One hope is that gardeners, municipal parks and landscape will buy it, but that has not happened to the expected demand required for complete disposal. The mushroom industry must try to educate not only the community but all possible users about the value of post mushroom substrate. Local garden centers should be telling their customers to use post mushroom substrate as a mulch around newly planted shrubs and add it to their garden soil. The floriculture research done at Vineland, Ontario and other places should be widely distributed as educational material to promote the use of post mushroom substrate in container crops.
One type of disposal is to recycle it back onto the fields for other agricultural crops. Although the quantity, storage, handling, and trucking cost are higher than with chemical fertilizers, the long term benefits of the material need to be highlighted. Research at Penn State and around the world continues to show the value of post mushroom substrate as source of nutrients for many crops and plants. This research has confirmed what some farmers and gardeners have known for years. Spent compost is a source of nutrients and water holding properties for such crops such as corn and other vegetables. The corn farmers of Lancaster have a pollution problem when they add the quantity of manure necessary to produce some of the highest corn yields per acre in the country. The corn plant is unable to use all the nitrates because of another limiting factor, possibly the organic carbon compounds that hold water. These excess nitrates leach into the ground and end up in the Chesapeake Bay. Therefore, corn farmers have to reduce fertilization rates and accept lower yields to avoid increasing nitrate levels in the ground water. It is possible that spent compost would be an ideal source of organic carbon material to retain the nitrate rich water in the soils. Post mushroom substrate, possibly mixed with the fresh animal manure, would allow corn farmers to add the quantity of manure required, without the fear of excess nitrates or nutrients leaching into the ground.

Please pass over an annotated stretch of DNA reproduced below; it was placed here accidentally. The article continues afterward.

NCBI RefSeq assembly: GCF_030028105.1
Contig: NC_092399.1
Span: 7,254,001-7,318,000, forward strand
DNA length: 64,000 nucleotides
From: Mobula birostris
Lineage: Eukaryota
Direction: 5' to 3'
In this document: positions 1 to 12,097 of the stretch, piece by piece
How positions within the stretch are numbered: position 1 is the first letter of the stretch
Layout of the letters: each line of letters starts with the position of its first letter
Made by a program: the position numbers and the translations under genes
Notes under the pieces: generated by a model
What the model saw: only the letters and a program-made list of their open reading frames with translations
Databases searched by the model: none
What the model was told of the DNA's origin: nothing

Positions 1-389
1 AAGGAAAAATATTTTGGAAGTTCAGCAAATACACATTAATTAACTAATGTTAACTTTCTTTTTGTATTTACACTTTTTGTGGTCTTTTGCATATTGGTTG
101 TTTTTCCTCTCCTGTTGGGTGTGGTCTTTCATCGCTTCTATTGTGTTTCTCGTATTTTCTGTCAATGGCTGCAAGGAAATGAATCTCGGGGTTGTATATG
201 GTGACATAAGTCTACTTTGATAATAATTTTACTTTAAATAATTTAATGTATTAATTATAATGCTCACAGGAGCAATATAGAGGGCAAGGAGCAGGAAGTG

Other environmental, agricultural and industrial uses of post mushroom substrate were summarized in the proceeding from the SMS Symposium of 1994. Most of these uses were recently reviewed by Michael Dann (Mushroom News August 1996) and will only briefly be mentioned here. Bioremediation of soils contaminated with wood preservatives and pesticides has been documented. Spent mushroom substrate is the material of choice for creating wetlands for passive treatment of coal mine drainage. Compost teas from post mushroom substrate have been somewhat effective in controlling apple scab and late blight of tomatoes. Preliminary results by Wuest, Anton and Kelly suggested that treated spent as a casing material may even reduce the incidence of Verticillium disease on mushrooms. These areas of research are just beginning to be explored and with a concentrated research effort may result in a variety of demands for post mushroom substrate, not to mention the environmentally friendly connotations the results may bring.